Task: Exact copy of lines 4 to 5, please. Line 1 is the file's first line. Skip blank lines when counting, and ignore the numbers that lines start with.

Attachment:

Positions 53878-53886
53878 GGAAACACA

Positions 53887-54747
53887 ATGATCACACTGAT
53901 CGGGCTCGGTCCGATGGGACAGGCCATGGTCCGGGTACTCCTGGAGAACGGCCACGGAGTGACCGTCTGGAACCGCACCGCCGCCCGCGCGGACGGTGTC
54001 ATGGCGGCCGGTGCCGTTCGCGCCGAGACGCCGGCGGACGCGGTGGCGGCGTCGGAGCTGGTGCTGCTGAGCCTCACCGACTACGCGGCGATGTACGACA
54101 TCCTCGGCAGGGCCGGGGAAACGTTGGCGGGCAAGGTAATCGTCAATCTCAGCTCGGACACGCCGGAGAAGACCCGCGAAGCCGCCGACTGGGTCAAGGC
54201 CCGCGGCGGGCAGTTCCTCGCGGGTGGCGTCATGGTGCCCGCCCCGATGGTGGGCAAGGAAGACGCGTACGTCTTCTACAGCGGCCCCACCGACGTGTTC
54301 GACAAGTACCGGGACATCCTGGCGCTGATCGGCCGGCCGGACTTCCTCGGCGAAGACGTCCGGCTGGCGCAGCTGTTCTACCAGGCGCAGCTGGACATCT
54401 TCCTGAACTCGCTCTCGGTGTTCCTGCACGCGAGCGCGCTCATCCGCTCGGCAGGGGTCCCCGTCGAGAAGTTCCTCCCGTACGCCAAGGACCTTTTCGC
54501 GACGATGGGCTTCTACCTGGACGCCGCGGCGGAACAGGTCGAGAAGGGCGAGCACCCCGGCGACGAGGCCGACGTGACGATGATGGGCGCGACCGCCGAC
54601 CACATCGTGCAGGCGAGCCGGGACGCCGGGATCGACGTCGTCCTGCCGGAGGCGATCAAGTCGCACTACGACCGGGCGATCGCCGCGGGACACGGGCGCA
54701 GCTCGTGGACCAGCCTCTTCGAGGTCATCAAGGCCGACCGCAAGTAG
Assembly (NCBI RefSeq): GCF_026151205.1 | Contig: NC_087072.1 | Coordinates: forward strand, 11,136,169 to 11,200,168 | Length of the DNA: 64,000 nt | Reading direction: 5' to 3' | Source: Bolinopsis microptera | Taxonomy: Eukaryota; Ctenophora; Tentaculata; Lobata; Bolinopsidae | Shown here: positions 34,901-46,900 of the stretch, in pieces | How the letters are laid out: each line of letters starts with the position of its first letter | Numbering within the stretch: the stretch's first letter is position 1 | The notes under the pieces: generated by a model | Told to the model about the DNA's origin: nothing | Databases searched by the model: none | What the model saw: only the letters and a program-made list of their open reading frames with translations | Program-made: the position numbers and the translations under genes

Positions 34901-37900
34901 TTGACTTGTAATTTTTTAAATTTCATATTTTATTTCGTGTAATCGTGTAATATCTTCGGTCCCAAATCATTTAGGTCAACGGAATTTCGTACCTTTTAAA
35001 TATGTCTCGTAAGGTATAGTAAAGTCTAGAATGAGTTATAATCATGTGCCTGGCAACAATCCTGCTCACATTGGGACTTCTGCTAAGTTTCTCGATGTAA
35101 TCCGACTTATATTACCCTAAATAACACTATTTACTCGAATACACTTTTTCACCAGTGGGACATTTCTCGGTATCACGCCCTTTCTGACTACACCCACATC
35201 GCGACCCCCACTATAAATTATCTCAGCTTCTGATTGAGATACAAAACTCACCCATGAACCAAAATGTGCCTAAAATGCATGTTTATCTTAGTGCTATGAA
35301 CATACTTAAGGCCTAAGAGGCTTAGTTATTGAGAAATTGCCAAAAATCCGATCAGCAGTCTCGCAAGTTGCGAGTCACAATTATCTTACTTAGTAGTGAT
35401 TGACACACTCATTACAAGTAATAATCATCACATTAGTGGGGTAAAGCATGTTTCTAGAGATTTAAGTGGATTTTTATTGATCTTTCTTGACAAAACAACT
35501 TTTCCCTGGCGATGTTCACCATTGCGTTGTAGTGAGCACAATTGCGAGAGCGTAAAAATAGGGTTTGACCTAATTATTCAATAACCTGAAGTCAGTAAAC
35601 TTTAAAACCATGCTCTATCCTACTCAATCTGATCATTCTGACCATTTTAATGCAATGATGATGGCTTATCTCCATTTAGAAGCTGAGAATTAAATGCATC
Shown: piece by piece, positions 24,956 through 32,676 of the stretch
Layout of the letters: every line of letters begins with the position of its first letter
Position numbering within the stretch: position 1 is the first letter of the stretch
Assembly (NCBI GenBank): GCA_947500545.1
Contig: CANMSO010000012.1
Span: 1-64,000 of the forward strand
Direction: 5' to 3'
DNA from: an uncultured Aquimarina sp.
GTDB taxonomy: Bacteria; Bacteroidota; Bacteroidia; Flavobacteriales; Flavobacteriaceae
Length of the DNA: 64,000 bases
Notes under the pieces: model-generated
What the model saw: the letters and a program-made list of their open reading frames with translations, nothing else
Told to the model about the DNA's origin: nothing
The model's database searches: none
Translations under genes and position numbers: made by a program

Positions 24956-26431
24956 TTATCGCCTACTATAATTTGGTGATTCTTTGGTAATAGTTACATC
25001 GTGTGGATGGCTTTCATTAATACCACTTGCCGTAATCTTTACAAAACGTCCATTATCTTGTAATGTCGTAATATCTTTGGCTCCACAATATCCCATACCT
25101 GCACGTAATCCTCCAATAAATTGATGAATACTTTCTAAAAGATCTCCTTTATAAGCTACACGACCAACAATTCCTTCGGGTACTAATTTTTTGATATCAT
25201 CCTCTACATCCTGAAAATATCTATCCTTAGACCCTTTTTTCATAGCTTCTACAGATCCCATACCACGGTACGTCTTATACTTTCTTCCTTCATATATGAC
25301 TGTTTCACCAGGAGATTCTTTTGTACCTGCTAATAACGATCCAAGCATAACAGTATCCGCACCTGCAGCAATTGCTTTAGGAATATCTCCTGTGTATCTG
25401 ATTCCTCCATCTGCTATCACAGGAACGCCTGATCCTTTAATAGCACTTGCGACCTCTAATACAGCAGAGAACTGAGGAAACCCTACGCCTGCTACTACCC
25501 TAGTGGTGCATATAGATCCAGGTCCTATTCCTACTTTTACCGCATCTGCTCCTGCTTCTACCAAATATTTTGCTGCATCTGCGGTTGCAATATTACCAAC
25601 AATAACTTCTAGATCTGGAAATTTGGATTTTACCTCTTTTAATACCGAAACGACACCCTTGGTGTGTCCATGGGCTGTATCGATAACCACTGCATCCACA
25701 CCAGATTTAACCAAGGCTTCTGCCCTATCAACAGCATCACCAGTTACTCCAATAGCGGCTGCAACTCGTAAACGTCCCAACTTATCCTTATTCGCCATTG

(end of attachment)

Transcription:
53887 ATGATCACACTGAT
53901 CGGGCTCGGTCCGATGGGACAGGCCATGGTCCGGGTACTCCTGGAGAACGGCCACGGAGTGACCGTCTGGAACCGCACCGCCGCCCGCGCGGACGGTGTC